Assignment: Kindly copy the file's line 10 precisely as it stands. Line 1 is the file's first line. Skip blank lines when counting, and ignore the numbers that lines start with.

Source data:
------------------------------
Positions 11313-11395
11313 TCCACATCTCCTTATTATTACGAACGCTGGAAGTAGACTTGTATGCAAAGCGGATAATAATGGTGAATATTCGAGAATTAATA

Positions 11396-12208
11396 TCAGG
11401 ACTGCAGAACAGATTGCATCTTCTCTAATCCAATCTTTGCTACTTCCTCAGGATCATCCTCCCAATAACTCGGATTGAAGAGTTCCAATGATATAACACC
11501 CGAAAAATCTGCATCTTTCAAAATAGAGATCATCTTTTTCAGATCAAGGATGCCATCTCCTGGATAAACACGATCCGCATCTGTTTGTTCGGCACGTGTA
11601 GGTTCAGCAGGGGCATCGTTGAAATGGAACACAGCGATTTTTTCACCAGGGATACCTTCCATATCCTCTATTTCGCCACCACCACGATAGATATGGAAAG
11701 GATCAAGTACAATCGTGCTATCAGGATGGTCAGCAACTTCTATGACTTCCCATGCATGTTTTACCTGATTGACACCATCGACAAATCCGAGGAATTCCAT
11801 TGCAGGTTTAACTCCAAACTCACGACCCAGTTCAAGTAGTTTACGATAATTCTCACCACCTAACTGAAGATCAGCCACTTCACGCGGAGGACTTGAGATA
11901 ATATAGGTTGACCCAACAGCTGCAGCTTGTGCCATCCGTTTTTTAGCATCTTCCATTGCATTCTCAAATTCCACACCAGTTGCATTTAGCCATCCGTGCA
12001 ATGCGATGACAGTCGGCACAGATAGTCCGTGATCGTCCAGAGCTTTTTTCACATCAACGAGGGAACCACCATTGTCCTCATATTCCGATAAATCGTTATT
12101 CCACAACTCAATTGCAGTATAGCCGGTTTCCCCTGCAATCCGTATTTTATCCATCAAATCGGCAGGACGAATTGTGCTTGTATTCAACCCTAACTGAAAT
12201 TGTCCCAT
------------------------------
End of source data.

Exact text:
11901 ATATAGGTTGACCCAACAGCTGCAGCTTGTGCCATCCGTTTTTTAGCATCTTCCATTGCATTCTCAAATTCCACACCAGTTGCATTTAGCCATCCGTGCA